Viewpoint: Schmallenberg virus

Malcolm Bennett, Professor of Veterinary Pathology, in the Institute of Global Health, specialising in zoonoses and emerging diseases.

“Schmallenberg virus is the latest emerging disease of animals to hit the headlines. The first outbreaks of what look like a new disease of lambs and calves were detected in Germany and the Netherlands in the late summer and autumn of last year, and by mid-November the causative virus had been discovered using novel genetic techniques at the Friedrich Loeffler Institute in Germany. This approach allowed the rapid development of diagnostic tests, which are already being used across Europe and recently enabled the detection of virus in southern England.

“The virus is very closely related to a group of viruses that cause similar disease in cattle and sheep, mainly in the Far East and some areas of the Middle East and Africa. These viruses are spread by biting insects, in particular midges. The distribution of affected farms along the south coast of England, and the fact that none of these farms have imported any sheep, suggest that the virus was probably introduced through midges blown across the Channel last autumn.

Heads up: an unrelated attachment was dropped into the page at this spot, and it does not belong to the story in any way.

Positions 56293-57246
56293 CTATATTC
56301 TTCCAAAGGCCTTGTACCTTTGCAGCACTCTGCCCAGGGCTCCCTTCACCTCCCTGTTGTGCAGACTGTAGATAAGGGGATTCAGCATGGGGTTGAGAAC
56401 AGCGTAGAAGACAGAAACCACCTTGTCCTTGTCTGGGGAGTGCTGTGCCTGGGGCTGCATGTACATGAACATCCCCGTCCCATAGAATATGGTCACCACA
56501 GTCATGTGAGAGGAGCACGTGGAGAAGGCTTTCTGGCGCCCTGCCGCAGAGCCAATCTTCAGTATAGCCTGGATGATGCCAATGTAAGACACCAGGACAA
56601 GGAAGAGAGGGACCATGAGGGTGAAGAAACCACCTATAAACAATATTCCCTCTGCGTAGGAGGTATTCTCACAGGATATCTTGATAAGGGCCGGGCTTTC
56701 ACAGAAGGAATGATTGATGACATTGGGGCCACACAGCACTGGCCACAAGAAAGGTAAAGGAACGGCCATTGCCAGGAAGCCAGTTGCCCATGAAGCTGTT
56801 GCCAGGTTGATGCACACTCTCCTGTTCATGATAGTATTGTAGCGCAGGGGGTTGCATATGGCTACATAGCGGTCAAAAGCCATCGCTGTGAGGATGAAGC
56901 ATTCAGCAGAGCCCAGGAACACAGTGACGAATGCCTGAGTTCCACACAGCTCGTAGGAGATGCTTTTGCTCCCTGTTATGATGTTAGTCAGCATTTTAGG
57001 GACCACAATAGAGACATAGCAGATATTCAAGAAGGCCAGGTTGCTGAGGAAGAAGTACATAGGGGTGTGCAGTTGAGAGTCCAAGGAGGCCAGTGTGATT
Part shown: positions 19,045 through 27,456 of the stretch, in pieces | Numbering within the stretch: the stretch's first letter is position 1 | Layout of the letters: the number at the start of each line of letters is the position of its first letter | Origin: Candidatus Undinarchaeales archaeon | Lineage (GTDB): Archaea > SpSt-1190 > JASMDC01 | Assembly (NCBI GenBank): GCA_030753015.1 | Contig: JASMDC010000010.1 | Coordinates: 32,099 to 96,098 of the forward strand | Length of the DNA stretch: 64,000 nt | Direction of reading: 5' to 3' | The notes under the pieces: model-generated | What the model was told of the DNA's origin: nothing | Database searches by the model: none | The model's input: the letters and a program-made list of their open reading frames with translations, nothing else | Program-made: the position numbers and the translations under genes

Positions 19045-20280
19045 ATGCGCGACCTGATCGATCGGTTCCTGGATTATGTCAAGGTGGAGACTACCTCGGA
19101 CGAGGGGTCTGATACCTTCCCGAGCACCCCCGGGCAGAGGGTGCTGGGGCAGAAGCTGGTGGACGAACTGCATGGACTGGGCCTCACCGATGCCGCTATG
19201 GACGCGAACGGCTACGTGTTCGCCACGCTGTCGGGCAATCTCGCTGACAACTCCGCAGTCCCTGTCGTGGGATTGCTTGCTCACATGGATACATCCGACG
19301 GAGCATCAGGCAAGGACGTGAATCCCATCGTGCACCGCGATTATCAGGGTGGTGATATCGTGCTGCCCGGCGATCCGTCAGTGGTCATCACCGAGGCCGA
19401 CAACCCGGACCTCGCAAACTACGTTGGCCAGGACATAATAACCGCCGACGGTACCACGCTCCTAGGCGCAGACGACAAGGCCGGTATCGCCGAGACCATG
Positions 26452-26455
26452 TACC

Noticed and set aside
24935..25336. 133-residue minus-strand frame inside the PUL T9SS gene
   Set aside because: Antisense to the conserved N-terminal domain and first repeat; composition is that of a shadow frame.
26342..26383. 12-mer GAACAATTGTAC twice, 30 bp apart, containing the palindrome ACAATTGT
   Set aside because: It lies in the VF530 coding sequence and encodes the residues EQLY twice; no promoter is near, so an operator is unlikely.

“Bluetongue was the last midge-transmitted virus to be introduced to the UK from mainland Europe, but in handling that we had the advantage of knowing more about the virus and being able to deploy a vaccine. In this case we are still learning about the virus and, because it is so new, it will be some time before a vaccine can be developed. And, of course, controlling the movement of midges is very difficult.

“Other viruses in the group do not infect people, so Schmallenberg virus is unlikely to be a direct risk to public health. However, the economic and social effects of the disease for farmers whose animals are infected are still to be seen. The main effect in sheep is on unborn lambs, so only now, as we enter the peak period for lambing, are we beginning to see the extent and severity of the disease. Reports so far suggest that on affected farms between 10% and 50% of lambs are lost to the infection, and this could easily ruin an industry that has only just begun to recover after years of economic struggle. Because of the difference in the lengths of pregnancy between sheep and cattle, it will be another three to four months before we know what effect it might have on the cattle industry.”

Read the BBC story here:

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